Road under the Thanjavur-Vikkiravandi four-way project to be expanded
A 1,000-year-old Siva temple at Manambadi village near Kumbakonam is facing the threat of demolition for expansion of a road under the Thanjavur-Vikkiravandi four-way project of the National Highways Authority of India (NHAI).
The State government’s Archaeology Department declared it a protected monument 30 years ago but neglected it, leaving the temple’s vimana in a dilapidated condition and enveloped by creepers. The stone structure below the vimana, with intricate sculptures, and the sanctum sanctorum with a Siva lingam are intact.
The temple has an entrance without a gopuram. The prahara has flower plants. A broken compound wall is also around the temple.
The NHAI has now decided to demolish this temple for widening the highway and has already marked the portion to be demolished. While the compound wall on the northern side, the Amman temple and the Chandikeswarar temple will be demolished, the road will come very close to the main structure, which may result in its falling apart once the road is put to use.
The people of the village, historians and archaeologists have opposed the move and appealed to the State government and NHAI to divert the road project to the extreme northern side of the temple, sparing the structure and protecting the monument.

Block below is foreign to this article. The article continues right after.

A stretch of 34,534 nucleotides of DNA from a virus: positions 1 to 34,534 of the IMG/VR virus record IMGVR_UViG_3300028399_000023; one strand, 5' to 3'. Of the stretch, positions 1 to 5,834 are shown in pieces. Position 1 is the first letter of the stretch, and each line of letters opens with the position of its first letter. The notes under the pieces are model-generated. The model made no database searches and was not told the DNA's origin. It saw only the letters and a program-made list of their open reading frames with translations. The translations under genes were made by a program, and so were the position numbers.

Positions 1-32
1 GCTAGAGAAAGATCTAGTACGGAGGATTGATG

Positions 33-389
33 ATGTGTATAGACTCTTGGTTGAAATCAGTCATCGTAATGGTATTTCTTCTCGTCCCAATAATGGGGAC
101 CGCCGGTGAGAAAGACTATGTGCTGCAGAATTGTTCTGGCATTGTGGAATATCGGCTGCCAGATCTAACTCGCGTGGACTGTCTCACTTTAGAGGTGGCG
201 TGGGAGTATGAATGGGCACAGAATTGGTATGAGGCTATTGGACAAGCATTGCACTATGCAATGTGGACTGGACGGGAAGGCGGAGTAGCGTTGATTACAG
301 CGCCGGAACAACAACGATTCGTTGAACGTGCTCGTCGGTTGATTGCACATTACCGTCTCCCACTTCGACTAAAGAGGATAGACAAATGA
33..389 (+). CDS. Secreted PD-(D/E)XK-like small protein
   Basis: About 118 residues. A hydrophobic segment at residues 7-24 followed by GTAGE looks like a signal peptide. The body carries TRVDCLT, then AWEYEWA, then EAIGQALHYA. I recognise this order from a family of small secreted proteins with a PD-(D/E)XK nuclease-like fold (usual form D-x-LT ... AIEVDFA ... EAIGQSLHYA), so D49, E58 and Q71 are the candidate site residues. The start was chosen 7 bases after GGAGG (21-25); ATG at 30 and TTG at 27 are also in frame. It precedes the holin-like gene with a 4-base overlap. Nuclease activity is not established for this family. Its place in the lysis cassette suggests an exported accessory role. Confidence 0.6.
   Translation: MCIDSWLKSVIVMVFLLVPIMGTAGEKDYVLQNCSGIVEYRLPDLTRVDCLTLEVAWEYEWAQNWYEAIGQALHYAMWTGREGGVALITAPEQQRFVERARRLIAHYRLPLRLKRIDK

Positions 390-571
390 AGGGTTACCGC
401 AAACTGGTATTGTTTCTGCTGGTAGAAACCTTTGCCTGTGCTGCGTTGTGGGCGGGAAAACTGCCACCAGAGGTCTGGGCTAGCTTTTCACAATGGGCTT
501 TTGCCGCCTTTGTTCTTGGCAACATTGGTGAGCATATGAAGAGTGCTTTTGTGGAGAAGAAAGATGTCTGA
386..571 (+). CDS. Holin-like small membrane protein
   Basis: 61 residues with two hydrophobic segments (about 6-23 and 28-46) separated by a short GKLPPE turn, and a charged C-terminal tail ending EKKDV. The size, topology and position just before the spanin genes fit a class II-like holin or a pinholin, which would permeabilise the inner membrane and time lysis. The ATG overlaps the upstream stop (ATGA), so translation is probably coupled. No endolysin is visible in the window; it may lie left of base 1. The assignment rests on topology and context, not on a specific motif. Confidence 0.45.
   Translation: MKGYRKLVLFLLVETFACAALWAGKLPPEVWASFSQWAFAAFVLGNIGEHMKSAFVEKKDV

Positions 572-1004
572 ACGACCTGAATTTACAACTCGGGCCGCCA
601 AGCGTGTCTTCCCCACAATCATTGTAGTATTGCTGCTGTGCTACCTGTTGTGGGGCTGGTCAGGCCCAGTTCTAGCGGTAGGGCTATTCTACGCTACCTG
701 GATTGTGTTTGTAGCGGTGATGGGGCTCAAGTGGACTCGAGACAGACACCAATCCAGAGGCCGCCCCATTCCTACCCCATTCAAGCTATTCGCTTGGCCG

According to Kudavayil Balasubramanian, epigraphist and historian, this temple was constructed by Rajendra Chola (1012-1044 AD). During Chola rule, the village was called ‘Elaichikudi’, and ‘Veeranarayanapuram’. The temple’s name was ‘Sri Kailasam’.
“This temple possesses more than ten inscriptions of the Chola period. Some of the sculptures on the walls of the main structure are those of Nataraja, which is an outstanding one. Another sculpture depicting Rajendra Chola worshipping the Lord with his wives is seen. Other sculptures depict Ganapathi, Dakshinamurthy, Ligotpava, Vishnu, Brahma, Gangadharamurthy, Durga and Arthanari. Among Chola sculptures, they are the unique ones,” Balasubramanian said.
In a memorandum to the Chief Minister Jayalalithaa and NHAI, Mr. Balasubramanian pleaded for steps to stop the demolition of the temple. “The irony is that the 1,000th year celebration of the coronation of Rajendra Chola, son of Raja Raja Chola, will take place in 2014. The demolition of a temple constructed by him will be shameful for the entire Tamil community,” Mr. Balasubramanian said in his letter.